Portraits of the gender revolutionaries

The English language has long searched for the right pronoun for a person who is neither male nor female. These photographs reveal the people who are the face of that social journey, writes Julia Baird.

What words should be used for a person who is neither male nor female?

Some prefer to be called “xie” instead of she, or he. Others prefer “they” – or even “zhe” or “zher” as a replacement for “he” or “her”. Because for those pioneers who leap from the two neat boxes of gender to something else, in between and beyond, it quickly becomes all about the pronoun.

What, ask people, usually clumsily, should I call you?

Which is at least a progression from the baser, and yet most crucial of questions: What are you? Boy or girl? Man or woman?

Ever since Australia became one of the first countries in the world to recognise a third gender- termed by the High Court as “non-specific” – the transgender and intersex communities have been roiled by a debate over words. As far back as Victorian times, people argued for the use of gender neutral pronouns like “hir” or even “e” or “s”, “shi” or “hir” and “humself”.

Charles Crozat Converse came close in 1884 when his word, “thon”, meaning “that one” was listed in dictionaries, but most of these suggestions have been greeted with silence.

Until now. Norrie May-Welby, who won the right to be recognised as something other than male and female in the High Court this year, wanted to be called intersex – but the intersex community howled in protest.  Norrie was not technically intersex, they said, because xie was not born with ambiguous sexual anatomy. Norrie had been identified as male at birth (she now says this was because her opinion was not sought.)

Instead, Norrie is now free to call herself “non specific” on official documentation. Norrie says:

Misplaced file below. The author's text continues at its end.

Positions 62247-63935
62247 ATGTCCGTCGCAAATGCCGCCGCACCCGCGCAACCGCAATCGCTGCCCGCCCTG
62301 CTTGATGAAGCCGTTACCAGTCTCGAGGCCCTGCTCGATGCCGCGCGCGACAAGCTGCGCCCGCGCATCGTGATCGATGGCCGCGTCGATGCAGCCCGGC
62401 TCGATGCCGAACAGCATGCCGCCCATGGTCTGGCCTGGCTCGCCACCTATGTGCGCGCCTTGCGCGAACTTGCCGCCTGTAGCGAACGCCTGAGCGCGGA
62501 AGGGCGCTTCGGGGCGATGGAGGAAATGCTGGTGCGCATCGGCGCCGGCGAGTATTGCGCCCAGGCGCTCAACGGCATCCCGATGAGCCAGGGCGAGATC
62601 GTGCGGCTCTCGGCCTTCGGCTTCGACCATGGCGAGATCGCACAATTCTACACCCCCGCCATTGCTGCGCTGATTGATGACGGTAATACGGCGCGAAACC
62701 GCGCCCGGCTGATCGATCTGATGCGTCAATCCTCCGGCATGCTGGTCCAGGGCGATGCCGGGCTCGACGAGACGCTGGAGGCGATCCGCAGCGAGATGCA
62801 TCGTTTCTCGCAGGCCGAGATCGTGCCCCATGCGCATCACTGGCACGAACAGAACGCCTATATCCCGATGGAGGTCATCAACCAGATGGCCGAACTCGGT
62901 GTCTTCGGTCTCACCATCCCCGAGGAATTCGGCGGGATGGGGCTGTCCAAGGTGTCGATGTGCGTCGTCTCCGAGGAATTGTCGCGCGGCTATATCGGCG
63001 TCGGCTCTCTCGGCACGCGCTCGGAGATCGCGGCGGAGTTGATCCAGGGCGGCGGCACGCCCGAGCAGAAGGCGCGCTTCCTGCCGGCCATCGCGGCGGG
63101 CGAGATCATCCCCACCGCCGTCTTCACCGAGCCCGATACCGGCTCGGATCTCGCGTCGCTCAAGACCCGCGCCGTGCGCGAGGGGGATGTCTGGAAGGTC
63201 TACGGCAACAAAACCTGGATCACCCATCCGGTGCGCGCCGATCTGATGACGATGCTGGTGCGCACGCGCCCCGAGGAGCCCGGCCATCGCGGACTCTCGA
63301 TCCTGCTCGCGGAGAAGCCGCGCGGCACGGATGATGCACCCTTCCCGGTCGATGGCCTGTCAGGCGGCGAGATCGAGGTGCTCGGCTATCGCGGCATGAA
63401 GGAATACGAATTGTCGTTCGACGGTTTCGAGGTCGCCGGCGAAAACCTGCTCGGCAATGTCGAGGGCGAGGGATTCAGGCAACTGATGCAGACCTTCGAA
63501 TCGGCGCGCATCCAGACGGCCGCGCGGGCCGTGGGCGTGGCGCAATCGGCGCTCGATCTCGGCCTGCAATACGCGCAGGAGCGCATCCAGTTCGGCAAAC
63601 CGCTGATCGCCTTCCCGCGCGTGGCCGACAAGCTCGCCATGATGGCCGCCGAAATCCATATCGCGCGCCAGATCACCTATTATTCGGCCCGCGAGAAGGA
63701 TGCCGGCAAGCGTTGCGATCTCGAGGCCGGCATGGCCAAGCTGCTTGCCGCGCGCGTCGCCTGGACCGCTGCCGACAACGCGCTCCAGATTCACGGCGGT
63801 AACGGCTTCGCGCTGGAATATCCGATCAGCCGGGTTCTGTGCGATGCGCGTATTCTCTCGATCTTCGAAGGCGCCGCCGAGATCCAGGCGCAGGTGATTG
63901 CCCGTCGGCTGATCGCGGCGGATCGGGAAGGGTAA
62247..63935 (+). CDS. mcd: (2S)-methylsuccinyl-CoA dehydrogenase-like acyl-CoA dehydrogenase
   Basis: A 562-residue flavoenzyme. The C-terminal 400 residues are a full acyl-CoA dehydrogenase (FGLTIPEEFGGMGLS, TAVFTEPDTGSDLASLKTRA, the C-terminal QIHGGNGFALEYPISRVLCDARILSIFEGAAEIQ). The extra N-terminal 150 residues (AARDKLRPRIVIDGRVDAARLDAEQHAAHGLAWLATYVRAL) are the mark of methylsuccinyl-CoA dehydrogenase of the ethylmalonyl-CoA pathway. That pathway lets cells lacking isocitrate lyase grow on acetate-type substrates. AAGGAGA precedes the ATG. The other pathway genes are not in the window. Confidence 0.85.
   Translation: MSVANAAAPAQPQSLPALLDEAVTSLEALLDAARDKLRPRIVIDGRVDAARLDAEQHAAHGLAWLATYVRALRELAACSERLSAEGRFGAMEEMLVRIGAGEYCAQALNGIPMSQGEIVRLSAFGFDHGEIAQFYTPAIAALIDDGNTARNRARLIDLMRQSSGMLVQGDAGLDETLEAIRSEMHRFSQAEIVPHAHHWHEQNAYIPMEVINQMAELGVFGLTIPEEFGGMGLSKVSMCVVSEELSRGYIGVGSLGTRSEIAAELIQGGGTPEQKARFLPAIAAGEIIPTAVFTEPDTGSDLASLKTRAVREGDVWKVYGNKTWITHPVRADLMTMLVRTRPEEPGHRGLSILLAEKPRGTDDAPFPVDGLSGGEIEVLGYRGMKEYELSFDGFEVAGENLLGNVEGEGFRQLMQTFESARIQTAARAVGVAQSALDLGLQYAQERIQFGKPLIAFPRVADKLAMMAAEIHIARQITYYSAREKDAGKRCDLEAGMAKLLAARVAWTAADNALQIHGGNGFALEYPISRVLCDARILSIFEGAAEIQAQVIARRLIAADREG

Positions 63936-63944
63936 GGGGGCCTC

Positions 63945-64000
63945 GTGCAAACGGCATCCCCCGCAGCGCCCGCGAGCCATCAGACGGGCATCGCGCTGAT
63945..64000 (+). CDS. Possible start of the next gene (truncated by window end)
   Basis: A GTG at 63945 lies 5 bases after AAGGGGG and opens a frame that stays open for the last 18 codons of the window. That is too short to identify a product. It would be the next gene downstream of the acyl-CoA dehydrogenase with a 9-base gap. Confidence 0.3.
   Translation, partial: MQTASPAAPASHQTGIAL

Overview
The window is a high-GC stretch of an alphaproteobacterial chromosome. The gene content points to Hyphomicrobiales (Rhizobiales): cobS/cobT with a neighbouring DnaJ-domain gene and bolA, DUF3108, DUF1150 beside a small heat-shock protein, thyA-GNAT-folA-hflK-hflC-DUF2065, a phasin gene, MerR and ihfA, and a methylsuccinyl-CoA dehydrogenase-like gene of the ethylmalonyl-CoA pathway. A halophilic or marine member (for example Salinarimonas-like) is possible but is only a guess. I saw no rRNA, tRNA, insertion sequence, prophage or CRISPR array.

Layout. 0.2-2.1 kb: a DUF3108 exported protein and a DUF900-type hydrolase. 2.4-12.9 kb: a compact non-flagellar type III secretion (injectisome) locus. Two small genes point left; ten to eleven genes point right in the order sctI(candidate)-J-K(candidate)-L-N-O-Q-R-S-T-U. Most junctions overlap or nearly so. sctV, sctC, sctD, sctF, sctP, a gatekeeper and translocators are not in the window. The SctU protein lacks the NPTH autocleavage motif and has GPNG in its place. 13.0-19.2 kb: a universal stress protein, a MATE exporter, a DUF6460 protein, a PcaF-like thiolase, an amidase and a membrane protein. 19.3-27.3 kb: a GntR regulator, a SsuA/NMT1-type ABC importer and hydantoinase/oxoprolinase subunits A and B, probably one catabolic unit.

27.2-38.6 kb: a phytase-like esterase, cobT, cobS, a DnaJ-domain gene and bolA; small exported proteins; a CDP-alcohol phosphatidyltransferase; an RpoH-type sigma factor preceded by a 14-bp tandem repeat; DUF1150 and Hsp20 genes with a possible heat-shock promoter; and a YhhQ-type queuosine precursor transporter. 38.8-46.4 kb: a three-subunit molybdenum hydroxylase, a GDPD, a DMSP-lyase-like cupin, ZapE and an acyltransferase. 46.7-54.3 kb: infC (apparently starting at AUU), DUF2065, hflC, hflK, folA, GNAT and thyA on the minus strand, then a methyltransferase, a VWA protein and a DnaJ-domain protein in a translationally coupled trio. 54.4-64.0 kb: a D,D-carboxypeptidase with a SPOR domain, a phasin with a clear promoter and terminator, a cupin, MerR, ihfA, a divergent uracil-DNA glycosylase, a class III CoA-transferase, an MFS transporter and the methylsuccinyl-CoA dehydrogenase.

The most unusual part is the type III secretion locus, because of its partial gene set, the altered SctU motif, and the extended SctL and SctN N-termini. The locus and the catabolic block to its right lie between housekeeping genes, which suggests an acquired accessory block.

As long as there’s no ill will, I don’t really care what pronouns people use, but it pleases me enormously to be included with those who use the xie and hir pronouns. But, I’m old, from a time before these new fangled pronouns, and I’m happy with “she” or “they”. English has always allowed for sex-non-specific pronouns.

But for many people the question remains: what gender are you? Does it matter? Do I need to know? Our photographer, Louise Cooper, snapped a group of individuals who answer, “myself”, “either”, “both” or “none”. They insist gender is not static, neatly labeled or easily boxed, and that their bodies defy categorisation.

Some prefer the term fluid, as it replaces rigid definitions with the idea of changeability, a protean, ever-shifting sense of self, gender and sex that shatters one of the most fundamental assumptions of our culture: that you are born wearing pink or blue. It is precisely this that perplexes, and sometimes infuriates, people who divide the world into male and female.

The implications of this are immense – and radically subversive. So our photo gallery is, in that sense, a series of portraits of quiet revolutionaries.

A multimedia version of this piece appears on the ABC’s new tablet app The Brief, which can be downloaded here.

Julia Baird is an author, broadcaster and journalist, currently hosting The Drum on ABC 24. View her full profile here.